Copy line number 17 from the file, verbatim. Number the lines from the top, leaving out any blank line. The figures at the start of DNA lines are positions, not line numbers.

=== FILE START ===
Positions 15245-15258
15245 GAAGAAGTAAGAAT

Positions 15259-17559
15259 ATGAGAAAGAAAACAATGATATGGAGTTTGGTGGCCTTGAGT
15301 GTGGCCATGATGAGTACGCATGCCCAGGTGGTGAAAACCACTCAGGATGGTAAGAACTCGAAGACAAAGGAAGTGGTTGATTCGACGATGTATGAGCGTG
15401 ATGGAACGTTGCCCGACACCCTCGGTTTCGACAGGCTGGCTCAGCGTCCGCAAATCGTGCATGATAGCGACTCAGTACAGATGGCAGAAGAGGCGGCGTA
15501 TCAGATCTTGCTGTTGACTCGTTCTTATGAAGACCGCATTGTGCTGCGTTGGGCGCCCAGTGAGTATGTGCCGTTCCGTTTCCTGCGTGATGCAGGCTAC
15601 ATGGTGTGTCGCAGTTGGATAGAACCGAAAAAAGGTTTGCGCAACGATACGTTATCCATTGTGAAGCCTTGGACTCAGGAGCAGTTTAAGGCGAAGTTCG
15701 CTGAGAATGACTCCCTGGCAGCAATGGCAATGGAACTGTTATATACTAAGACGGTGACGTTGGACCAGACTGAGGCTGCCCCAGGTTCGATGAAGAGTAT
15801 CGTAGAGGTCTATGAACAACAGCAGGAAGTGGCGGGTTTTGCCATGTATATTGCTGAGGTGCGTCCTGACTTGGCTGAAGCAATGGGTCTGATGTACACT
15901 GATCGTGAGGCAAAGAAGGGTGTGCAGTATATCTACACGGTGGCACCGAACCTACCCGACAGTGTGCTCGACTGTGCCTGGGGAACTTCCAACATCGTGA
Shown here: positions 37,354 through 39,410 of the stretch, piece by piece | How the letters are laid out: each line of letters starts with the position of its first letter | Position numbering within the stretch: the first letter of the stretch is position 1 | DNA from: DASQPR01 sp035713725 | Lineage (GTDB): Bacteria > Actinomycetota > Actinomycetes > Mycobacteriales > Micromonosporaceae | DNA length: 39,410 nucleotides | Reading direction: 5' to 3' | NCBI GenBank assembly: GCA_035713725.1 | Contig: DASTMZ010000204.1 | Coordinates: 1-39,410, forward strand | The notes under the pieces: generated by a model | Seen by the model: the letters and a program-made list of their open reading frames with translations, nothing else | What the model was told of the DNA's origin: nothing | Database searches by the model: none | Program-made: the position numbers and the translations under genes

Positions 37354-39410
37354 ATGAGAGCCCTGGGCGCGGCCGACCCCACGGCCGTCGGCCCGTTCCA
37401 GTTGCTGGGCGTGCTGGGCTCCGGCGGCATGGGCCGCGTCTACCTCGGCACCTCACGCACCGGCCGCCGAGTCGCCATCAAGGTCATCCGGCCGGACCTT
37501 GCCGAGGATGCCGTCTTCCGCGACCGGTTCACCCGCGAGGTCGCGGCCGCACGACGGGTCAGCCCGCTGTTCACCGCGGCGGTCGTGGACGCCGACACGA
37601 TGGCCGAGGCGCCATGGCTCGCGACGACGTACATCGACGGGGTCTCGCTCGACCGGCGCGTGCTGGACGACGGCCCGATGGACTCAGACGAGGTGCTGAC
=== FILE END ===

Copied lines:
37601 TGGCCGAGGCGCCATGGCTCGCGACGACGTACATCGACGGGGTCTCGCTCGACCGGCGCGTGCTGGACGACGGCCCGATGGACTCAGACGAGGTGCTGAC